When the switch is closed the capacitor starts discharging via ‘R2’. Till the time the capacitor is discharged to a significant level, NOT gate sees logical one at its input. Once the switch settled in a stable closed position after bouncing the capacitor ‘C’ discharges completely and reach level zero. And the NOT gate gives logical one output.

Consider the discharging cycle of capacitor ‘C’,

Where

Vc= Voltage across capacitor ‘C’ at time t

V0= initial voltage across the capacitor ‘C’

t = time in seconds

Switch Debouncing using low pass RC filter

To calculate ‘R2‘, select ‘Vc‘ such that it is greater than the switching voltage of the NOT gate in the above circuit.

So the equation for ‘R2‘ will become

Now consider the charging cycle of capacitor ‘C’.

Let R = R1 + R2 then

With this equation, ‘R’ comes to be

Vf is the final voltage of the charged capacitor. It could be 5V or 3.3V or any other value based on your digital circuit. To calculate ‘R’, select ‘Vc‘ that the less than the lower switching limit for high going signal for NOT gate.

The values of ‘R1’ and ‘R2’ can be calculated by the above formulas.

If the value of ‘R’ is less than ‘R2’, then use diode parallel to the ‘R2’ as shown in the diagram below so that you can eliminate ‘R2’ from the charging path.

Switch Debouncing using RC Filter and Diode

SR Flip Flop Latch

SR flip flop latch is a very good debouncer for switches with the double throw. It consists of 2 NAND gates connected as shown in the below diagram.

Switch Debouncing using SR flip Flop

When the switch is in moved to position 1, the output of the latch will be one. If the switch is moved to position 2, the output of the latch will be zero. When the switch is moved between contacts, it bounces a little bit on one contact but does not touch the other contact. So the stable bouncing free output is given by the SR latch.

Switch Debouncing ICs

Since the cheaper alternatives available to fix the bouncing problem, specialized switch debouncing ICs are not very popular. Maxim Integrated Products Inc. is the one leading manufacturer of debouncing ICS. They have different variants with single, dual and octal switch debouncers in one package. These debouncing ICs provide inbuilt ESD protection. More information can be found in the application note 287.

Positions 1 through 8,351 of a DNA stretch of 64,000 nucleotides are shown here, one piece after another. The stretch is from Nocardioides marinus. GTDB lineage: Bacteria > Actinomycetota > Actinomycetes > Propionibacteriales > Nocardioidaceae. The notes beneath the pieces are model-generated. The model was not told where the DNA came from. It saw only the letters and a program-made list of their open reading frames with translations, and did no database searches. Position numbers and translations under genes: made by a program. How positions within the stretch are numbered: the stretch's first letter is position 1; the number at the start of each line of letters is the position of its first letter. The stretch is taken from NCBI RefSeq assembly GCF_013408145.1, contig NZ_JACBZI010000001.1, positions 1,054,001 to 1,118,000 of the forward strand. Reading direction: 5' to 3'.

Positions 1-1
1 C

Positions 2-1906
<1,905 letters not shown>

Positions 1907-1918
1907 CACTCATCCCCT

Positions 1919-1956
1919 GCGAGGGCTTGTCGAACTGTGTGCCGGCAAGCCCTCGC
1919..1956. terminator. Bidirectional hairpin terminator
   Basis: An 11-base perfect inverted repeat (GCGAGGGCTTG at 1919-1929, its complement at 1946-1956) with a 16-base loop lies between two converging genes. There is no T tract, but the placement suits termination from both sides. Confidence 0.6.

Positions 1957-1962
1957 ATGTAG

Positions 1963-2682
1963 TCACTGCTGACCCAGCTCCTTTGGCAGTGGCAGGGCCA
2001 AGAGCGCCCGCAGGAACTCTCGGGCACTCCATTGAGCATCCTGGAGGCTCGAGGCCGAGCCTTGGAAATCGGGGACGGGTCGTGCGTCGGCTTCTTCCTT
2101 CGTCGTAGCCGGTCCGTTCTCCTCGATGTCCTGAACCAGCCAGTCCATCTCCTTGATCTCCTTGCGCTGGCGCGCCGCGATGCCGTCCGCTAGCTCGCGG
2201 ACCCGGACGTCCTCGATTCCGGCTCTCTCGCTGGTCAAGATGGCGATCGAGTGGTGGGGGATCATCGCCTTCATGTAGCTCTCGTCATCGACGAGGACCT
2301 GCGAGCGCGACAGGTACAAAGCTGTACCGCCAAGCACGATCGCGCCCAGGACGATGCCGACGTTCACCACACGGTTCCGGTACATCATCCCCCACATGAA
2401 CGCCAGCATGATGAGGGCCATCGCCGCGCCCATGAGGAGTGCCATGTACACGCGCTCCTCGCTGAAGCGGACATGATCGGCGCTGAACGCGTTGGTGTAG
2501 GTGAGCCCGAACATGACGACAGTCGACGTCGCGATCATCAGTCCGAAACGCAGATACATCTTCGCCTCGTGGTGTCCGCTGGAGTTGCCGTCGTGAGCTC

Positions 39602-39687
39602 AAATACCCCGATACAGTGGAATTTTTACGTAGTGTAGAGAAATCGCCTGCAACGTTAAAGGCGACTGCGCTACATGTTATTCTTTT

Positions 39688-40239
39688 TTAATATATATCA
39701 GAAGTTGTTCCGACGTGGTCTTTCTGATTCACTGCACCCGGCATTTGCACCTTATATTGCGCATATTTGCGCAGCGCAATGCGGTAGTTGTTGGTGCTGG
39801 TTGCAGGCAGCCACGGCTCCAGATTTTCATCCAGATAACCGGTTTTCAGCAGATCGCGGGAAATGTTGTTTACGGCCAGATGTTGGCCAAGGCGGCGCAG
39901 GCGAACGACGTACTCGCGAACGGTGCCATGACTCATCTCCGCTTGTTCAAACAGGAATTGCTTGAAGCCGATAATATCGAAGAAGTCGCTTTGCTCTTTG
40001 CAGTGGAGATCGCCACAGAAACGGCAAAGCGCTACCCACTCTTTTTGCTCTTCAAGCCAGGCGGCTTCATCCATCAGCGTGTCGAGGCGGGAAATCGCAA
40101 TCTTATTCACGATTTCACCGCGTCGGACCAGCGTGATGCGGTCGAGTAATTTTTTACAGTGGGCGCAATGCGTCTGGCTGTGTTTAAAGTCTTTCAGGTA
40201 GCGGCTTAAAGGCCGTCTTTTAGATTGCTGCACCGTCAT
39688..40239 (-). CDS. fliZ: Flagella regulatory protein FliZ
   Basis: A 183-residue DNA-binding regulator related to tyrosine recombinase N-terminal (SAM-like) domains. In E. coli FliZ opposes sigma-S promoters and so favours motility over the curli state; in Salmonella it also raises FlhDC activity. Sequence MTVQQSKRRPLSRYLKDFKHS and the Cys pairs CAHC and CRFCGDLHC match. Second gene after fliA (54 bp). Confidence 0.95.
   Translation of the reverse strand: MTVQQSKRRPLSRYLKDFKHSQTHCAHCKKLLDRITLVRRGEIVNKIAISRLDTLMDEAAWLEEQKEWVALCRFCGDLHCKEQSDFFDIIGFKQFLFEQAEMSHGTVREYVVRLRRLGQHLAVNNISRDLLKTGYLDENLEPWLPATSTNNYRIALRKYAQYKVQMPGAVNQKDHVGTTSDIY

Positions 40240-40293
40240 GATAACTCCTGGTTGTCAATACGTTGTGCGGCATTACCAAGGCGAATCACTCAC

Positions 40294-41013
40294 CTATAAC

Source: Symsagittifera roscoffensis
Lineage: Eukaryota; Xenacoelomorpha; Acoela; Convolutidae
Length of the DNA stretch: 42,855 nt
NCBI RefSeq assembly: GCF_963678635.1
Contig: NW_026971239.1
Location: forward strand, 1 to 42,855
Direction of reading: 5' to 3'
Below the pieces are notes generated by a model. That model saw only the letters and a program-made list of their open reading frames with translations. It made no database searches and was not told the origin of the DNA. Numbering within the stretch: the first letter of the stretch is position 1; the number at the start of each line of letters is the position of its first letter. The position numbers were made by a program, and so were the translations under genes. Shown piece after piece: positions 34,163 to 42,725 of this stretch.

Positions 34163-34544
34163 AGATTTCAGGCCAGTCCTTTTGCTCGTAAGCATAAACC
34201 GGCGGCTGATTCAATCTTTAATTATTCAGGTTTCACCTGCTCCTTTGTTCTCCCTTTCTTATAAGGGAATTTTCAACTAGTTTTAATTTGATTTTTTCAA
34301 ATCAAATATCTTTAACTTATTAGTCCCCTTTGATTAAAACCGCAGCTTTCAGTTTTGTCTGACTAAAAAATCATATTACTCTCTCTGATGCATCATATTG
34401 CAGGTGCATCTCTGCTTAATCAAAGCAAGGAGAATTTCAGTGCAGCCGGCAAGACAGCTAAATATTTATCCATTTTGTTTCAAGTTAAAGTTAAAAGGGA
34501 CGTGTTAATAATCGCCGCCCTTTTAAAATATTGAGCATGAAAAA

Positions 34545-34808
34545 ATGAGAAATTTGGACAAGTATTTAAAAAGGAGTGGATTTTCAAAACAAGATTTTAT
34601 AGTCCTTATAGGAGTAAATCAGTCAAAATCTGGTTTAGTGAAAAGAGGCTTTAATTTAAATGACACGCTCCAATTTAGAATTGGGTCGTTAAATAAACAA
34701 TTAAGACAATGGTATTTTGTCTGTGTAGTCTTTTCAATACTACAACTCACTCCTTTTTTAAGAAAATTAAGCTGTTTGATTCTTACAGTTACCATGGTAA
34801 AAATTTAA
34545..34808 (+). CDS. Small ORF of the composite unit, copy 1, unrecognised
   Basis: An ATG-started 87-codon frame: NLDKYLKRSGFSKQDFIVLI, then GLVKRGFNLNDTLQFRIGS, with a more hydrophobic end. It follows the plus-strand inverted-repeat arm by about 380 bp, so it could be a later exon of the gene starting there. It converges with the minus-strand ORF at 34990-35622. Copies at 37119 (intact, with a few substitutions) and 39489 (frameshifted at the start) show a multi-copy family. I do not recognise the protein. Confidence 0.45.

Maxim Switch Debouncing IC MA6816

Debouncing in Software

The basic idea in software debouncing is to sample the input at regular intervals and filter out the glitches. The switch debouncing can be implemented in a number of ways. If you are not much concerned about real-time performance just check the switch input state, then wait a bit and recheck again. If the same state is detected then that can be considered as a stable state of the switch. Another way is to use a counter and check for how long the switch is low or high and if it is consistently low or high for a predefined time then it is considered a stable state of the switch. Sometimes EMI can produce false signals on the microcontroller pin inputs. Software debouncing also filters such noise.

Some care must be taken while designing a debouncing policy. Avoid sampling of switch input at a rate synchronous to other events that can create EMI, e.g. motor direction change frequency or 50Hz/60Hz frequency. Do not connect un-debounced switches directly to the interrupt pins of microcontrollers. Some microcontrollers provide special interrupt pins that have an inbuilt RC filter. Such pins can be used as switch interrupts. Refer to this article to find interrupt handling in 8051 microcontrollers.

Hardware debouncing involves some cost of components and also needs some space on the circuit board. So software debouncing is very popular and different algorithms are being used for the debouncing.